Figure 4: Active energy consumption as a function of supply voltage in the Archimedes microcontroller.
In addition to a focus on active mode energy, Archimedes includes a wide range of techniques to address sleep mode energy, a particular challenge for today’s microcontrollers. The Cortex-M3 architecture enables sleep mode energy reductions since it supports sleep modes in which unused components can be power gated. The Archimedes device includes components that are entirely power gated, partially gated, or ungated in sleep mode, as shown in Figure 3. Most commercial microcontrollers today support various sleep modes in the same way.
However, architectural support for sleep modes is insufficient alone. While microcontrollers can achieve energy efficiency by power gating all components in the deepest sleep modes, such a mode is not practically useful to the microcontroller user. These deep sleep modes can only be exited by pulsing the reset signal, which generally requires that some other chip at the board level be active.
We introduce the concept of a more useful functional sleep mode in which
components like SRAM, timers, and brown-out detect circuits remain active. It is vital that these components be implemented with energy-efficient circuit designs. The availability of extremely energy-efficient functional sleep modes will be critical tool for microcontroller users looking to improve power consumption.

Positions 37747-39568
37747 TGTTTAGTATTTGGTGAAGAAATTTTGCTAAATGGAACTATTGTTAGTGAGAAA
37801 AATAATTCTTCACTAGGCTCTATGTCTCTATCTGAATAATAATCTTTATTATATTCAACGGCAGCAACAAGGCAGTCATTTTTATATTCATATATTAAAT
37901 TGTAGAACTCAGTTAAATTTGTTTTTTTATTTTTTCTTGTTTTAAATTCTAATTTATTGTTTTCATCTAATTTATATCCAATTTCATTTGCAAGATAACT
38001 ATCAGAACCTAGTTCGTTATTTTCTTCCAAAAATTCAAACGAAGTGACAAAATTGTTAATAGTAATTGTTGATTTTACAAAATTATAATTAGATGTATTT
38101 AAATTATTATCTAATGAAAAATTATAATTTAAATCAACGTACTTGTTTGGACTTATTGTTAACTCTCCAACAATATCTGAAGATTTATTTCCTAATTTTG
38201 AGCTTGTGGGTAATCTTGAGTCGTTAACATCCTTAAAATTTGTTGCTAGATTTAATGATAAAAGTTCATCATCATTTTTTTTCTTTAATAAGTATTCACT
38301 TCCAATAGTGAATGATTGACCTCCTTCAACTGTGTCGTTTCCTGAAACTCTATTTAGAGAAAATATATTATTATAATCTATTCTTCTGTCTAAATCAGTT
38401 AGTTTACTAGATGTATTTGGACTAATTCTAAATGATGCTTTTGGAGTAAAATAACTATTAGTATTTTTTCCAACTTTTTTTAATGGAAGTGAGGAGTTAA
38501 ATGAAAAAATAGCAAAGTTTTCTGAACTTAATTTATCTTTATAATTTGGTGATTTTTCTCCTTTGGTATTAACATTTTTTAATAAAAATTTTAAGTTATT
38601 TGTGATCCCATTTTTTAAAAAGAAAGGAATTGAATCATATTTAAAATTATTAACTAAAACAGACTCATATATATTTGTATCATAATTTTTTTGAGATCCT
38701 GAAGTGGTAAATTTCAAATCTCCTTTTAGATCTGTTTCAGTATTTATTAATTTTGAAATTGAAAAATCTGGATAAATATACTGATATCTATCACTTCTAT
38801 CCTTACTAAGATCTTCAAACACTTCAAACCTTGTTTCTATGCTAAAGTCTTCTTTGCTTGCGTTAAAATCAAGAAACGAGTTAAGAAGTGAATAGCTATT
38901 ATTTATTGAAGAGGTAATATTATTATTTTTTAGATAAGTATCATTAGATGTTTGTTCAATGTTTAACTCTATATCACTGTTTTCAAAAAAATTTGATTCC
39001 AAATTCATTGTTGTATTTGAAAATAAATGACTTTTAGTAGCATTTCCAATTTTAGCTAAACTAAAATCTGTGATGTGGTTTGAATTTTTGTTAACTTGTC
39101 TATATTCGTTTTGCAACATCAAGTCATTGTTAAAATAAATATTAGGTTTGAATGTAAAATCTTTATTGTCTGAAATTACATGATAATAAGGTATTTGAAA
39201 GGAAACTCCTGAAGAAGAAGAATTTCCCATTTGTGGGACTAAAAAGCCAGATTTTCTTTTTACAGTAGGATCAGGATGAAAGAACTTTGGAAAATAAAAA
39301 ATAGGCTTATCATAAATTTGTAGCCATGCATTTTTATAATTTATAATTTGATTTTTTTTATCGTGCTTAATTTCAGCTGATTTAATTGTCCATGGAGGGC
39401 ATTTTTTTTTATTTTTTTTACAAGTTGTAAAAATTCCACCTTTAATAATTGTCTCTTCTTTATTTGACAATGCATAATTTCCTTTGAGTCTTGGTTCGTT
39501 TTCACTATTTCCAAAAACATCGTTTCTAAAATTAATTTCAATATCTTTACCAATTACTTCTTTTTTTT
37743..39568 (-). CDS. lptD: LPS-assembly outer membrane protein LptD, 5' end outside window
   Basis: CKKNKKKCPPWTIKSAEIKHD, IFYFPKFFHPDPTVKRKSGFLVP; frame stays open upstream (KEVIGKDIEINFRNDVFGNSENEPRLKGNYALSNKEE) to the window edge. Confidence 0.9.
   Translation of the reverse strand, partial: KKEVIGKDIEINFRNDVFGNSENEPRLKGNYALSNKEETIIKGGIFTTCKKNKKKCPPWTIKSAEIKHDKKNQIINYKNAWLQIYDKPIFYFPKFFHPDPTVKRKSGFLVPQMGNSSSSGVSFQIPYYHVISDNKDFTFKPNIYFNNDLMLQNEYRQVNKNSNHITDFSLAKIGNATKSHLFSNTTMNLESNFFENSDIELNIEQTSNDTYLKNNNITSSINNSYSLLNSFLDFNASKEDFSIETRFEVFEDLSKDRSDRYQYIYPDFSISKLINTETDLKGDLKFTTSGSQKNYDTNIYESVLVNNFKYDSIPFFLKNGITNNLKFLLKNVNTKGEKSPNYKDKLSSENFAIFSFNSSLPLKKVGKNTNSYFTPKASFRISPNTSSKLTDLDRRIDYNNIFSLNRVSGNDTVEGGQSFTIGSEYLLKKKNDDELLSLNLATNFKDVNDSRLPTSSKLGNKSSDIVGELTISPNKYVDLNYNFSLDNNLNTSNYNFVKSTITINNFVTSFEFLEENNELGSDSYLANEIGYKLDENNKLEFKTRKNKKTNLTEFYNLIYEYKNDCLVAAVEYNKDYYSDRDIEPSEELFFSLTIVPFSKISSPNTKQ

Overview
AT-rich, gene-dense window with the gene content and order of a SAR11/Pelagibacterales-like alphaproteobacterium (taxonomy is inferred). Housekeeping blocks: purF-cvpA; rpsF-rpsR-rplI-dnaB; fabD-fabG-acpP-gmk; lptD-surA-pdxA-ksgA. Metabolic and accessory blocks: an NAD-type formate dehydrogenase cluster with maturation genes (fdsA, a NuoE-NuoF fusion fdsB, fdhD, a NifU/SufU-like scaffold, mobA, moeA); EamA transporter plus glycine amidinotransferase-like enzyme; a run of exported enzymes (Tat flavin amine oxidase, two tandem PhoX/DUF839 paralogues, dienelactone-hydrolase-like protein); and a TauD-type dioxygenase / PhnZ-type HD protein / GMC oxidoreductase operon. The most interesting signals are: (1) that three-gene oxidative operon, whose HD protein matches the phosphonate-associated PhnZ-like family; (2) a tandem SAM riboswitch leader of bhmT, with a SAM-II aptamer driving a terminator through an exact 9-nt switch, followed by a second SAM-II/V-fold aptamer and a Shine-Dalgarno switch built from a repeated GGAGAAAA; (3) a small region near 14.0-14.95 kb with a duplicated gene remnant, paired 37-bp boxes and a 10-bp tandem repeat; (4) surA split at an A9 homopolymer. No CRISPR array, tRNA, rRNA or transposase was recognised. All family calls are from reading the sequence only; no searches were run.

The Archimedes microcontroller includes a custom 3kB retentive SRAM array that consumes only 3.3fW per bit or approximately 80pW for the entire array at 0.4V. Along with a custom sleep timer with special low power design, wake-up controller, and custom voltage converter with special low power design, the entire chip consumes only 550pW in a functional sleep mode. These power numbers are approximately 1000 times better than those of the leading low power microcontrollers today.
While Archimedes is a research prototype not ready for commercial roll-out, it clearly shows that next-generation microcontrollers have room for significant improvement over today’s devices.
A system-level view of the energy-efficient microcontroller
Today’s microcontrollers offer a range of low power features, and the last section showed that next-generation microcontrollers will significantly improve energy efficiency further.
However, the microcontroller is only one component in a typical system. Integrating multiple components at the board level has the potential to increase energy significantly without proper attention.
The energy associated with toggling board-level traces and the associated I/O drivers within each component can be very large. More importantly, most board-level components are not designed with the same attention to energy-efficiency as today’s leading low power microcontrollers and can easily dominate an energy budget.